City Landmark - Vikram Seth’s Florist, Hazrat Nizamuddin East

City Landmark – Vikram Seth’s Florist, Hazrat Nizamuddin East

A hyperlocal business .

[Text and photo by Mayank Austen Soofi]

One icy noon, two winters ago, a tiny red car halted by a pavement florist. The driver’s door flapped open, a chap emerged. He walked up to the florist, purchased a bouquet, passing it to a hand that emerged out from the car’s backseat window. The hand belonged to a world-famous novelist. Vikram Seth sportingly condescended to be snapped with the flowers (see photo), but didn’t reveal to which suitable person this lucky bunch of red roses and gypsies were intended for.

This wasn’t the florist shop’s only encounter with writer-types. The longtime stall stands close to the longtime home of a legendary literary figure. It is situated just outside the fence of Mughal-era poet Rahim’s garden-tomb. Overlooking the peaceful Rahim Marg, the shop flanks the west-side border of tiptop Nizamuddin East, address of some of the most famous Delhiwale (Vikram Seth has a tomb-facing apartment around the corner, his neighbour includes film-maker Mira Nair, they live within a flower’s throw from the daughter of the last Nawab of Rampur, whose bungalow is a five-minute-walk away from the book-filled flat of sociologist Ashis Nandy, who lives not far from hotelier Aman Nath, whose place is close to the apartment of cultural activist Jaya Jaitly…).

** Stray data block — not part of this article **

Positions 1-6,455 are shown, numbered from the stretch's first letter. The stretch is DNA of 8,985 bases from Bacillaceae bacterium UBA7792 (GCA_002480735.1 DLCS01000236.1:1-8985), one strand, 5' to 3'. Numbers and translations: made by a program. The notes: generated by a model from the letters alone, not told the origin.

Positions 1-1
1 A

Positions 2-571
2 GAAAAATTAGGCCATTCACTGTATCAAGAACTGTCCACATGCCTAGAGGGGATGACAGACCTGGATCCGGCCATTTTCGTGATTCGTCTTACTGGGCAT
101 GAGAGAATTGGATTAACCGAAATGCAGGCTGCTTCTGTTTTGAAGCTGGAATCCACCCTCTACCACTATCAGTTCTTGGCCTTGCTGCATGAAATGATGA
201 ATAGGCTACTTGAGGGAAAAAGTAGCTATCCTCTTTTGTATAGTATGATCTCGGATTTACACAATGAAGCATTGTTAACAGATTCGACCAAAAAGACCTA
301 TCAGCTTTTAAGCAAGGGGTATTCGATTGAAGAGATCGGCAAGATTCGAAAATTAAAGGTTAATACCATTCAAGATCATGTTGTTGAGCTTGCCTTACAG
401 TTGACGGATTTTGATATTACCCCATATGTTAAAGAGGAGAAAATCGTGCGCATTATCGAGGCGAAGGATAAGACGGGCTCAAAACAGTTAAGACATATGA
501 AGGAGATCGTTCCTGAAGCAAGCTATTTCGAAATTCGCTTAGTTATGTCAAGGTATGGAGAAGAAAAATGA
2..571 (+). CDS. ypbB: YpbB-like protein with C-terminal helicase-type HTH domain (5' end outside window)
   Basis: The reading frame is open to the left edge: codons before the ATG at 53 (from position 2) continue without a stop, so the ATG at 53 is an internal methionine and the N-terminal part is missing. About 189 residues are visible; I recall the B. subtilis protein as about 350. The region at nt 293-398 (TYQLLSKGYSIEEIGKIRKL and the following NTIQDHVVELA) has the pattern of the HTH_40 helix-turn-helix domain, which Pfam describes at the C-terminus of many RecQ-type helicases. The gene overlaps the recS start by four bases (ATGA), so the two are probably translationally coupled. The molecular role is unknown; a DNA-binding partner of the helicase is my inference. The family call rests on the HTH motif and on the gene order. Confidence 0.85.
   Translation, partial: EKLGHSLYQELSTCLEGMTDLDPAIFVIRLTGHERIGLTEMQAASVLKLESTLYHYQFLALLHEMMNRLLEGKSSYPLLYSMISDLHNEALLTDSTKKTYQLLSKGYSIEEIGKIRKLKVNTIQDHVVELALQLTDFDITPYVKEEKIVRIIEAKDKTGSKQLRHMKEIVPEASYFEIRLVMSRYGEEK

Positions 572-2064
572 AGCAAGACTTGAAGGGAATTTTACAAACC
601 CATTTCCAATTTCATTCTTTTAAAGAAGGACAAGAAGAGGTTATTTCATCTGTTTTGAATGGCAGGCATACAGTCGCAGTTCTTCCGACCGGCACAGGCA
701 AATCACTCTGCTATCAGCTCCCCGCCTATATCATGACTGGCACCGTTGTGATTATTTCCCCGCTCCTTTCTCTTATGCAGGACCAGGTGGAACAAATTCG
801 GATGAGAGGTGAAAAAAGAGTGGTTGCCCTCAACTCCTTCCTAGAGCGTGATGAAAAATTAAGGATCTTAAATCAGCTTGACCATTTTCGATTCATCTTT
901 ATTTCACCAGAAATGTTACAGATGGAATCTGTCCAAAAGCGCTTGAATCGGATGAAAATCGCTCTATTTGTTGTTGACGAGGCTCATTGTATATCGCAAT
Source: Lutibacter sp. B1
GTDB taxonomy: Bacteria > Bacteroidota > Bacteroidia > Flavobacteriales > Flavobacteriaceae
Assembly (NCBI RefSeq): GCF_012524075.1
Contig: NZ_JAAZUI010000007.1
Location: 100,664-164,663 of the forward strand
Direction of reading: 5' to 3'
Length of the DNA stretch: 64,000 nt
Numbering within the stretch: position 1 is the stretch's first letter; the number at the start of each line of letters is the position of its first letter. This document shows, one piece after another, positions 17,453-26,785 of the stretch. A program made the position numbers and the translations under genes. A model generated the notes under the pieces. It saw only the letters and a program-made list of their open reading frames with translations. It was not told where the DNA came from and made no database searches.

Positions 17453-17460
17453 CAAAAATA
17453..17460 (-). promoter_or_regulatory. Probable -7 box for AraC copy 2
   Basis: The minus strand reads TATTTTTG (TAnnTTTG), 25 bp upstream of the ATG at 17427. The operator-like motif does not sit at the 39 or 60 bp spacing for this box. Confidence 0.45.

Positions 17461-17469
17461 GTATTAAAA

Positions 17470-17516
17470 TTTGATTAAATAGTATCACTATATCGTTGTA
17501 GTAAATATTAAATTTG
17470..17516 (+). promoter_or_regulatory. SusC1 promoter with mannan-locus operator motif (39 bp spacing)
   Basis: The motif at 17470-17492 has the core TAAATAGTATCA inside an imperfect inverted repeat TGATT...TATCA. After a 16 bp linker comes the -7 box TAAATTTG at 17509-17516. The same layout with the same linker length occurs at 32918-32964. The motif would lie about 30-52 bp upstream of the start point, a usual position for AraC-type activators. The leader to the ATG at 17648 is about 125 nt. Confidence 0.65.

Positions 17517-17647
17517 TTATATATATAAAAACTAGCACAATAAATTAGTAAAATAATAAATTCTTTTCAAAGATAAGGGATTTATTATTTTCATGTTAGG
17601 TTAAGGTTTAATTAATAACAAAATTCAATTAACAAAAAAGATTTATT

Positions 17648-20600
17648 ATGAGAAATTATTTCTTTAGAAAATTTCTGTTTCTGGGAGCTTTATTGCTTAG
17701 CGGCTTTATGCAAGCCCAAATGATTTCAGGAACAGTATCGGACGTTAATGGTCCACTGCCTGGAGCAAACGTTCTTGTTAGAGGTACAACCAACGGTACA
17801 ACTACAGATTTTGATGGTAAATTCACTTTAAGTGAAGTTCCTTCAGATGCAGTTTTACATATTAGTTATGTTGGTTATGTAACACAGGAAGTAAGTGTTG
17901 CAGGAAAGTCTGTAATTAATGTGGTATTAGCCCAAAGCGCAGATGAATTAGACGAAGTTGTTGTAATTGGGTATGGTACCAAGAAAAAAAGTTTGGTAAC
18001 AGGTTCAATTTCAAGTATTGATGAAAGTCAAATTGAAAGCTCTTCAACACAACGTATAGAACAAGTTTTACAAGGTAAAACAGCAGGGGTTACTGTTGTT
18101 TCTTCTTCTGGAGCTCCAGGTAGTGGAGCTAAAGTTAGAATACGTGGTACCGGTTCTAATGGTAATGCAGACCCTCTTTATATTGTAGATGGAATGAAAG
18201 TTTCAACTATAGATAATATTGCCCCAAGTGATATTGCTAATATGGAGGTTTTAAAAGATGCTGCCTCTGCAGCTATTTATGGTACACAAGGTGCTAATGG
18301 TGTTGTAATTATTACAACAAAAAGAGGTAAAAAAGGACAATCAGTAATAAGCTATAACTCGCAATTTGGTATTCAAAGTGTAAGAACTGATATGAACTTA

Such a VIP location means that the florist shop regulars include some of these VIPs. “Muhammed Azharuddin!,” exclaims the man at the stall when asked to reveal his favrouite celebrity-customer. The former cricketer lives in the neighbourhood, he says.

Having drastically altered over the recent years, Nizamuddin East has lost almost all its original bungalows, replaced by multi-stories. Neither is it any longer exclusively residential. Every other block turns out to have a lawyer’s office. Two aspects of the place have, however, stayed unchanged during this transition. Poet Rahim’s tomb—built in the 16th century, and restored by Aga Khan Trust for Culture in 2020; and this florist shop—co-founded 35 years ago by zila Pratapgarh natives Ram Krishen Verma and Ayodhya Prasad (see other photo).

Fellows of the same village, they actually set up two flower shops, the other was in nearby Sunder Nagar, which shut down during the peak Covid years. Ram Krishen passed away in 2012, leaving his share of the business to son, Surya Bhan. The third person in the shop is soft-spoken Pradip, sometimes sighted walking along the neighbourhood lanes, holding bouquets and flowers, home-delivering them to customers.

Now, a long white car halts by the florist. The glass of the backseat window slides down. A face peers out—seems very familiar but momentarily difficult to place. Hidden behind dark glasses, the gaze turns to stacks of water-sprinkled chrysanthemums, carnations, lilies, daisies, gladulas and rajnigandhas.